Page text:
When a person registers as a PLC they become the director of their company and also assign shareholders of the company as well.
What are the advantages of registering as a Private Limited Company (PLC)?
As alluded to in the above section, the creation of the business as a distinct legal entity has many benefits. The first of which being the liability of debt. In the ever changing world of business it can be encouraged to take risks on investment which whilst producing success in some cases it can cause financial difficulties for the company in the short term as they try to recoup their losses. By having the debt in the company’s name it can reduce personal stress on the director and shareholders. This can also allow better rates of debt consolidation as business debt is viewed differently to personal debt.
Another positive of registering as a PLC is the tax benefit involved. The current UK corporation tax rate is currently set at 19%. In the UK corporation tax is a tax paid on the profits of your business. This includes profits from supplying goods and services, investments, or selling assets for above their original worth (sometimes called chargeable gains). This lower level of tax can allow you to keep a greater share of your profits than when registered as a sole trader.
Another tax benefit which can be gained through registering as a PLC is through how you receive your money. As a director you can choose to take your payments in the form of dividends. According to Wikipedia a dividend is: “A dividend is a distribution of profits by a corporation to its shareholders. When a corporation earns a profit or surplus, it is able to pay a proportion of the profit as a dividend to shareholders. Any amount not distributed is taken to be re-invested in the business.” Whilst HMRC does assign a base tax rate to dividend payments it can work out lower to receive your income through dividends and pay yourself a relatively small salary to legally minimise the amount of tax you are required to pay.
As mentioned in the disadvantages to sole traders, sometimes being a registered company with a public record adds to the professionalism of the company to the public and to possible investors. It can also be when trying to collaborate or work with larger companies or suppliers, they will only allow registered companies to work with them.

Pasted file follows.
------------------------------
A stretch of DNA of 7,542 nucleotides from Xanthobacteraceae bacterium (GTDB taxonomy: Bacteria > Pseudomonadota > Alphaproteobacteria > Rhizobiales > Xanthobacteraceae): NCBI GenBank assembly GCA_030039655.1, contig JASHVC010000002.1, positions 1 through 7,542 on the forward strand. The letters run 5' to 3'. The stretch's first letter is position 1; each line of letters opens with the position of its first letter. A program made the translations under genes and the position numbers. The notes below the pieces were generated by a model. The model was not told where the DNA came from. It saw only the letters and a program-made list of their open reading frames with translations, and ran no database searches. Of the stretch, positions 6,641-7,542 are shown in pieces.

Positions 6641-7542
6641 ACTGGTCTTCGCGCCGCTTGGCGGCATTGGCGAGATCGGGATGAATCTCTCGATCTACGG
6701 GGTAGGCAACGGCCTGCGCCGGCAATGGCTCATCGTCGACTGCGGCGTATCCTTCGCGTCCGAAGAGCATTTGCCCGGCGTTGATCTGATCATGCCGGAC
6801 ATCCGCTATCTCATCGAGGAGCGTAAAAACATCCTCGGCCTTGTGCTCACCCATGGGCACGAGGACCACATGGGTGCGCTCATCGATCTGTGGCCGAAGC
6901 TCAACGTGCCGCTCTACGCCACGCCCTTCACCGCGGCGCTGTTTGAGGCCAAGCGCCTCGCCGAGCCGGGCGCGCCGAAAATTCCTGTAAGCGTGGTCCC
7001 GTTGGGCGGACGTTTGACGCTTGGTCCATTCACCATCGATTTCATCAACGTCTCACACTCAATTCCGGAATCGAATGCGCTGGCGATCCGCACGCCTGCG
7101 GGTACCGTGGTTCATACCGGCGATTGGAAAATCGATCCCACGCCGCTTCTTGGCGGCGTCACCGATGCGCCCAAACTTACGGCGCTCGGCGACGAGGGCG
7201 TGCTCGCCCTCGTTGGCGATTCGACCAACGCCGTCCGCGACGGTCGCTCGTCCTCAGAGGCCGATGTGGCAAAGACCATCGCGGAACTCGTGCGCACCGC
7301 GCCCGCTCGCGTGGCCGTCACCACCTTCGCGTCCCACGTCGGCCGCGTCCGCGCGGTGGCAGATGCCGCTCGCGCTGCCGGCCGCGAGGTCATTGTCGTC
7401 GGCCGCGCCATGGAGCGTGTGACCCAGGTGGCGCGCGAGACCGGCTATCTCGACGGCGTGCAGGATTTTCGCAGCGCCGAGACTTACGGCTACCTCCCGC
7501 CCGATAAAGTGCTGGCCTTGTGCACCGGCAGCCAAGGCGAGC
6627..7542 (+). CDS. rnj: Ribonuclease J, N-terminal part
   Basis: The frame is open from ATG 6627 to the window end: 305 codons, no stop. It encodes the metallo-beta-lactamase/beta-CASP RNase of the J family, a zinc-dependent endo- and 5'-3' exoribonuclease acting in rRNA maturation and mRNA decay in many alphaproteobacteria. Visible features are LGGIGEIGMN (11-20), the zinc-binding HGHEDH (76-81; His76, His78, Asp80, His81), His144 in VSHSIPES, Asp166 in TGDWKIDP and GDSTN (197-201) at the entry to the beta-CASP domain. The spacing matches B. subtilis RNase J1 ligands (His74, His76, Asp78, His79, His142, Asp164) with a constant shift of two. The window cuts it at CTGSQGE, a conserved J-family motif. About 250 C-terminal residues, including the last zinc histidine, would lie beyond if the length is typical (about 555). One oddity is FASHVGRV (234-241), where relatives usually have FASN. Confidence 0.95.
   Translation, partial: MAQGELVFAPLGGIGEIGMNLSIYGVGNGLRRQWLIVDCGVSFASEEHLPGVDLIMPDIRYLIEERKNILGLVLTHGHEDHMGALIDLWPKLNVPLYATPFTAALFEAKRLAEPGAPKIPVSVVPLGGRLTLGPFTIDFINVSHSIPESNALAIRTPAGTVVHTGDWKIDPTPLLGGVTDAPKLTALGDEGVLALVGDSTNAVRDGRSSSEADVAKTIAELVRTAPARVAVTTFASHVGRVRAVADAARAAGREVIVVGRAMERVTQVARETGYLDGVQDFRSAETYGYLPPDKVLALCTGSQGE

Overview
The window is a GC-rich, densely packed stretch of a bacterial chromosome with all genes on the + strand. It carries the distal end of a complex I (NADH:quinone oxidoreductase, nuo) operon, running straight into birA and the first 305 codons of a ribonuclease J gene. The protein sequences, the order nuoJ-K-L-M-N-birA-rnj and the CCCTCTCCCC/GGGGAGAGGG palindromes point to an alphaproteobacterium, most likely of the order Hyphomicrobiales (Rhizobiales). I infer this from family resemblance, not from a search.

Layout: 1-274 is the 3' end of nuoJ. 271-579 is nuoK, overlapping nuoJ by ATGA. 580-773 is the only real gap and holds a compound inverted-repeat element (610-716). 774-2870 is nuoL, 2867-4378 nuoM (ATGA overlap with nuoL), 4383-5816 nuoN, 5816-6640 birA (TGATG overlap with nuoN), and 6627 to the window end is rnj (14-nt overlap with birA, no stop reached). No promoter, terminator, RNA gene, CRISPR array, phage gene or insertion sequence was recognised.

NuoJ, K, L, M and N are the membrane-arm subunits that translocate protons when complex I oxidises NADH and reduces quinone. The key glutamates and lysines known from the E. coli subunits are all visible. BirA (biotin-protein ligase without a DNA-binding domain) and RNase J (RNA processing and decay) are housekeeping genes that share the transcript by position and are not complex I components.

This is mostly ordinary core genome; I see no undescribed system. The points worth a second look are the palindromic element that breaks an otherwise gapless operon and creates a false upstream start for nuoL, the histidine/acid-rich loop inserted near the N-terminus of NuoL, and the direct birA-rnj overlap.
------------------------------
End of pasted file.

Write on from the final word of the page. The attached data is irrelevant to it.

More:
Probably the last main advantage of registering as a PLC is the protection of the naming of your company. Once you register at Companies House your company’s name is legally protected, which stops trading under your name or under a similar name. This can allow for greater legal protection when it comes to brand identity and future growth.
What are the disadvantages of registering as a Private Limited Company (PLC)?
In contrast to the simplicity of registering as a sole trader, registering as a PLC is quite a bit more complicated. As a director of a PLC you have certain responsibilities. The UK Government website lists these as:
- Follow the company’s rules, shown in its articles of association
- Keep company records and report changes
- File your accounts and your Company Tax Return
- Tell other shareholders if you might personally benefit from a transaction the company makes
- Pay Corporation Tax
Whilst all these terms can be daunting to someone new to the world of business there is a plethora of information available online on the above government website.
Another disadvantage of this is also the longer registration process, this process needs a lot more information from you about the business to register and also carries a cost. Whilst as the director you have the responsibility to do all this and get it right, you are able to hire accountants or business managers to assist you in this.
The final main drawback from registering as a PLC is that you, your directors and your financial information will be publicly available online on Companies House, this level of transparency might not suit everyone and should be taken into account when deciding.
What’s the best choice for me?
The decision behind which business structure you choose when registering your business will have many unique factors depending on your situation. I personally feel that for someone wanting to try starting a new business in this post-pandemic world, registering as a sole trader feels like the best decision to begin with, and possibly registering as a PLC in the future when the tax benefits become relevant. However, in all cases like this it comes down to the individual and time and consideration should be taken in this decision.
Hopefully this article has begun to scratch the surface on the differences between registering as a sole trader vs registering as a PLC. The differences discussed here are just the most distinct and important but there are loads of plenty of other small distinctions between. I hope, armed with this knowledge, you can feel more confident in which business structure and classification works best for you.
Nathaniel is a Web Design Executive who also writes content on technology and loves spending his days researching and building new projects, and generally complaining about new trends.